Matthew Sernett, Jeff Grubb, Mike McArtor
Wizards of the Coast
$39.95, 288 pages
A purely functional book for D&D, the Spell Compendium is exactly as the title implies: a text collecting spells. As an 'options' book for players, it's hard to argue with the punch of the content. The book does exactly one thing. Spells from such disparate sources as the Complete series of books, the Wizards of the Coast website, and Dragon Magazine were compiled to provide an interesting, fresh set of magical effects for spellcasting characters. The book focuses solely on providing additional spells; My players objected to the title of 'compendium' considering the absence of the spells from the Player's Handbook (PHB). Unfortunately the search for novelty results in what you'd expect from a product like this: extremely variable. While some entries make you wonder why they weren't in the PHB, there are also many confusing or unbalanced ideas. At forty dollars retail it's hard to recommend a product that has such inconsistency in the content. If only on the basis of player/Game Master (GM) arguments, there's a lot of opportunity for frustration as a result of this book. This is definitely a title you can take a pass on unless you only play spellcasters and have a GM who is willing to negotiate with you.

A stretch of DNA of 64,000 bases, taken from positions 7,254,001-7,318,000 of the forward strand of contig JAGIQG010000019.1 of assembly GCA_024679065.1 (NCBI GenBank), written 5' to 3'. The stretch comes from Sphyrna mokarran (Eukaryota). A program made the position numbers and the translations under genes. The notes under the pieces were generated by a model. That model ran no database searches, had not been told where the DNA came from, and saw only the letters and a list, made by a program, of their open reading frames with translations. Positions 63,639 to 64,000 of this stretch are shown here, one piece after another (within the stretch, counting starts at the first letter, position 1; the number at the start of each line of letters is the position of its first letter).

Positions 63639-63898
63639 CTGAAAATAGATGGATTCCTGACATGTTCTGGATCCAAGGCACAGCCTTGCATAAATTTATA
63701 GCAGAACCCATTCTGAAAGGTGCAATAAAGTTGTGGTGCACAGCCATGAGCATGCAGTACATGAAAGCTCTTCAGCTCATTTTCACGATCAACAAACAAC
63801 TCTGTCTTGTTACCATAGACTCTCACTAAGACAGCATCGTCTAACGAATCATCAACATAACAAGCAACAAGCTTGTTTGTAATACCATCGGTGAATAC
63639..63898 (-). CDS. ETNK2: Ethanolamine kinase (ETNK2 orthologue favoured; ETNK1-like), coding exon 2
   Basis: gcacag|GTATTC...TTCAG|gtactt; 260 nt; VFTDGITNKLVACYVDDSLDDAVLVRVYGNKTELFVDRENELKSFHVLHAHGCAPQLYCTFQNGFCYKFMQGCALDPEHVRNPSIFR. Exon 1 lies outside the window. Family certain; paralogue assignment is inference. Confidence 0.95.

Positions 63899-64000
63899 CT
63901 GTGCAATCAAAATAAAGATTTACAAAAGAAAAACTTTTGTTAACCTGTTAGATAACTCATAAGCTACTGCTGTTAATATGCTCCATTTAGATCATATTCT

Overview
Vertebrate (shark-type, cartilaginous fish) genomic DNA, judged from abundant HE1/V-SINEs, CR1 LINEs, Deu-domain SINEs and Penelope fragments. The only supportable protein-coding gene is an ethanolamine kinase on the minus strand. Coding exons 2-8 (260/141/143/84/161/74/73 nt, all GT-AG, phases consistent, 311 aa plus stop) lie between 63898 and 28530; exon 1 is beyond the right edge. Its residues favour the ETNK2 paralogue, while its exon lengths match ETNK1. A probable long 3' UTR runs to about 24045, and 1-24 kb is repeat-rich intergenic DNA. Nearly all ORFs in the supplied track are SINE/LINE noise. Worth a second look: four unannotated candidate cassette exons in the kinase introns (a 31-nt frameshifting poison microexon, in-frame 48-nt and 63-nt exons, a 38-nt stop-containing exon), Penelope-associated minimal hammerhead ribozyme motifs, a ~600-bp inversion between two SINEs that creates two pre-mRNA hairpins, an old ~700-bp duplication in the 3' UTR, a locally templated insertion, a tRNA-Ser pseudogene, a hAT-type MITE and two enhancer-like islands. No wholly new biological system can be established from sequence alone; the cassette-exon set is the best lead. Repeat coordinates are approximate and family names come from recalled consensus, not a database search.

Races of the Dragon
Gwendolyn F.M. Kestrel, Jennifer Clarke Wilkes,Kolja Raven Liquette
Wizards of the Coast
$29.95, 160 pages
The Races series attempts to fill the same niche with player species as the Complete series does with player classes. Each book concentrates on familiar races, gives new background for enthusiastic players, and offers up one or two new races suitable for character creation. Races of the Dragon is somewhat unique, in that it focuses solely on new races for players tired of the standard set. Specifically, it details the Dragonborne, Spellscale, and Kobold races as options for D&D characters. The Dragonborne are a race created, not birthed, a proud warrior race touched by the dragon god Bahamut. Spellscales are vainglorious sorcerers, an impish people with an ingrained sense of style. Kobolds are, of course, the diminutive reptilian race usually slaughtered in large numbers by early-level adventurers. Of the races discussed in the book, the Kobold information is far and away the most interesting to me. An often overlooked race, the simple creatures receive a good deal of fleshing out. As a member of a non-standard party or a quirky addition to your typical humanoid group the Kobold seems to have a lot of potential in this book. The other two races strike me as simple cosmetics: Dragonborne are statistically just magical orcs (though the concept of your character being reborn is an interesting one), and Spellscales feel like elves with shiny skin. The book also touches on half-dragons and dragonblooded creatures, and provides the usual assortment of feats, prestige classes, and spells (my favorite: Gnome Blight). As one of the iconic elements of fantasy, I can understand that there are some folks who just have to play dragons, and they'll find a lot to like here. Similarly if you're looking to complete your collection of the Races books, Races of the Dragon meets the standard set by the other titles in the series. Dungeon Masters (DMs) and non-dracophile players can safely pass; this one's pure candy.
Magic of Eberron
Bruce R. Cordell, Stephen Schubert, Chris Thomasson
Wizards of the Coast
$29.95, 160 pages